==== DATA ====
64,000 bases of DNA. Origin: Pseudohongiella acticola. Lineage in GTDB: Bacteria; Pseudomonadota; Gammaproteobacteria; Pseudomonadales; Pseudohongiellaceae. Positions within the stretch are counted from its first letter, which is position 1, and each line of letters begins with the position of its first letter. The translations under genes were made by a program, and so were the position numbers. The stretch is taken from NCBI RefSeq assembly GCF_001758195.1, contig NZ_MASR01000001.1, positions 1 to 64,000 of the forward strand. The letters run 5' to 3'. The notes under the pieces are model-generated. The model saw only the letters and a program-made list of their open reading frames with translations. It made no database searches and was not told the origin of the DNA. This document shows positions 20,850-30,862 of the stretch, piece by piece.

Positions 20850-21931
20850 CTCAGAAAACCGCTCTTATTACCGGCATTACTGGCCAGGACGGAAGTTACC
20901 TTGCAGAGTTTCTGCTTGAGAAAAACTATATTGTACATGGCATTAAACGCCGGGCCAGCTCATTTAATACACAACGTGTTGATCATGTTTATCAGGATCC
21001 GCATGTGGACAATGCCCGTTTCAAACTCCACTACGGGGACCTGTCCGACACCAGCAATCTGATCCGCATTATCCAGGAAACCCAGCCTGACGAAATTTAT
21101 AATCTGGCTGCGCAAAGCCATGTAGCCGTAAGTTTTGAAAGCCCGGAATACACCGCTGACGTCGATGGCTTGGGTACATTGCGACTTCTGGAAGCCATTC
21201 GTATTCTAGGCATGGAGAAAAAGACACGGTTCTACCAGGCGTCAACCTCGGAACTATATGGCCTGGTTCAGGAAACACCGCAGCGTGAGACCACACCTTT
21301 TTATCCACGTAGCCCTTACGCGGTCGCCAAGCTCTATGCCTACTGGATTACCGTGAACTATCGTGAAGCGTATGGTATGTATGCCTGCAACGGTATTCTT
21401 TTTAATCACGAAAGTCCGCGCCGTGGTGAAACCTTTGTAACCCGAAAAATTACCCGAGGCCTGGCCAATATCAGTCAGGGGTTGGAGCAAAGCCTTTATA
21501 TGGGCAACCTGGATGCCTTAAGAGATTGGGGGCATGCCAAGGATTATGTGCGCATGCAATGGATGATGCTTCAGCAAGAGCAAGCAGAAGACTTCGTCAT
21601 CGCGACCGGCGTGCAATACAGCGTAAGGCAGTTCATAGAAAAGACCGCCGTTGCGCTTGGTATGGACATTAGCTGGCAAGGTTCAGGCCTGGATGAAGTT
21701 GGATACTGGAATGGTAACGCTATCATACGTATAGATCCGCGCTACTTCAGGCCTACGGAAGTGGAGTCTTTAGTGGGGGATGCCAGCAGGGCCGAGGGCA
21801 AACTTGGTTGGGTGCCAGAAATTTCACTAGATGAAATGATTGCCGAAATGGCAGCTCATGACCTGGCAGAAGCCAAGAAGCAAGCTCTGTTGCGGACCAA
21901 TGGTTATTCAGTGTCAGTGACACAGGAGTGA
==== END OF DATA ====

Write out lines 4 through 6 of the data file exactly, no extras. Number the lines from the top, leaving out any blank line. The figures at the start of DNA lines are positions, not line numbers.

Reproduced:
20901 TTGCAGAGTTTCTGCTTGAGAAAAACTATATTGTACATGGCATTAAACGCCGGGCCAGCTCATTTAATACACAACGTGTTGATCATGTTTATCAGGATCC
21001 GCATGTGGACAATGCCCGTTTCAAACTCCACTACGGGGACCTGTCCGACACCAGCAATCTGATCCGCATTATCCAGGAAACCCAGCCTGACGAAATTTAT
21101 AATCTGGCTGCGCAAAGCCATGTAGCCGTAAGTTTTGAAAGCCCGGAATACACCGCTGACGTCGATGGCTTGGGTACATTGCGACTTCTGGAAGCCATTC